Lyne Fields Calls From Suitors After Leaving Profitable MSLO

What Everyone Is Talking About

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NEW YORK ( -- "It's been a very nice 24 hours," Susan Lyne said last week, one day after Martha Stewart Living Omnimedia revealed that she was stepping down as president and CEO. It was for her, at least. Usually when executives say they are leaving because their work is done, their work has been taken away from them. But when Ms. Lyne said her mission was accomplished, she had the evidence to prove it. She and her team have achieved the principal goal of returning the company to profitability after it foundered on an earlier advertising downturn and the incarceration of its namesake founder.
Susan Lyne accomplished her principal goal at MSLO.
Susan Lyne accomplished her principal goal at MSLO.

She received inquiries from other potential employers along the way but said she didn't entertain them. "I had no conversations," she said. "I was very clear that while I was doing this job I would not be out looking for the next one."

Now she has a lunch scheduled with Ann Moore, chairman-CEO of Time Inc., which rumors have placed in pursuit of Ms. Lyne before. Ms. Moore has said she is leaving after her contract ends in 2010.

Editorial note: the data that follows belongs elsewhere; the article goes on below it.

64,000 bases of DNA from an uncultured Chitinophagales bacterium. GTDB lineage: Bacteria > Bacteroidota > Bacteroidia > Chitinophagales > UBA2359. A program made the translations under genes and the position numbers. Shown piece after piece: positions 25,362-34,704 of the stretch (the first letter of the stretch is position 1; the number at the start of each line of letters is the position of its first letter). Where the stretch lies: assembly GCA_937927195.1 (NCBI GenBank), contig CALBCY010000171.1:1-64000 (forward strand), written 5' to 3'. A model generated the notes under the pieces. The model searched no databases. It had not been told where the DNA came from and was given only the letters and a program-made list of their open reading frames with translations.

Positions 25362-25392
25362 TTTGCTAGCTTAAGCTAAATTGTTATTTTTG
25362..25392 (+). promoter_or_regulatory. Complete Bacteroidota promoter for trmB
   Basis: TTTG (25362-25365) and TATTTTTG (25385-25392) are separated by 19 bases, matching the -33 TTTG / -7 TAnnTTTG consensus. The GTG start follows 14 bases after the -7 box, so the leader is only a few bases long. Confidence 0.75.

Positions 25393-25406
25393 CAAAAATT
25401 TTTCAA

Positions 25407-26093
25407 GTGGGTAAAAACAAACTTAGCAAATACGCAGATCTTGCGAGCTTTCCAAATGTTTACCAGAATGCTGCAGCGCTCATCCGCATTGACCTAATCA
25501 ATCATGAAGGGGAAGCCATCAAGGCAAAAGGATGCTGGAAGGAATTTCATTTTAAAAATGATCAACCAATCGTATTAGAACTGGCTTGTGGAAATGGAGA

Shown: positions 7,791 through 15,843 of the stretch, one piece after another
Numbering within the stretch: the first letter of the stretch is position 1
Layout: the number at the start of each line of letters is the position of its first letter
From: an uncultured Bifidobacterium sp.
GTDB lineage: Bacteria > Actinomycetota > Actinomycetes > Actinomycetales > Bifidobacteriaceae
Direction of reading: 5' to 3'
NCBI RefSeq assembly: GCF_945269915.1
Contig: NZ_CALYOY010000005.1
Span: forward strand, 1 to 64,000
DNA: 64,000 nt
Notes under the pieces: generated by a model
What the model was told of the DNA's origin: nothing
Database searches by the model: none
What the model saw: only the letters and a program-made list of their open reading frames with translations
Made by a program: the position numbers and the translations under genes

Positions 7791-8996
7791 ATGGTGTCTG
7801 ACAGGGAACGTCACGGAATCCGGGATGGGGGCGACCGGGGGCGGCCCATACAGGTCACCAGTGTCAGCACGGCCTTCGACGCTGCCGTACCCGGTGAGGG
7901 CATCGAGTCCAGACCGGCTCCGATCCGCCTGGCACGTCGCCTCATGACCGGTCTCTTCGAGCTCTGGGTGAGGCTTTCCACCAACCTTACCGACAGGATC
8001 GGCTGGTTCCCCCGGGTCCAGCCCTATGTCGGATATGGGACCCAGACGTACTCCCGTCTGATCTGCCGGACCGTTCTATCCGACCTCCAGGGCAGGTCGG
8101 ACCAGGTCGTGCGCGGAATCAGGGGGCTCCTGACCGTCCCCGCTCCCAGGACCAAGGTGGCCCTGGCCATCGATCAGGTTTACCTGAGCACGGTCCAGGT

Asked whether the lunch was about a job, and then to disclose every other lunch she has planned in the next month, Ms. Lyne laughed. "I've had lots of nice calls from people," she said.

For the company she is leaving, however, the first 24 hours may not have been the sweetest. Analysts questioned the wisdom of a succession plan promoting Wenda Harris Millard, the former Yahoo sales chief, and Robin Marino, the onetime Kate Spade president and chief operating officer, to take over as co-CEOs. "I'm scratching my head a little on the co-CEO," said David Bank, managing director at RBC Capital Markets, on the morning the news broke. Later in the day JPMorgan cut its rating on the company to "neutral," citing Ms. Lyne's departure and the tough ad market.

Everyone seemed to agree that Ms. Millard, Ms. Marino and the rest of the executive suite would handle the tests ahead well. "There are lots of options for the company," Ms. Lyne said. "Where we allocate resources going forward really should be decided by people who are going to be here to execute on that. It really seemed like the right moment to say, OK, next generation of leadership."
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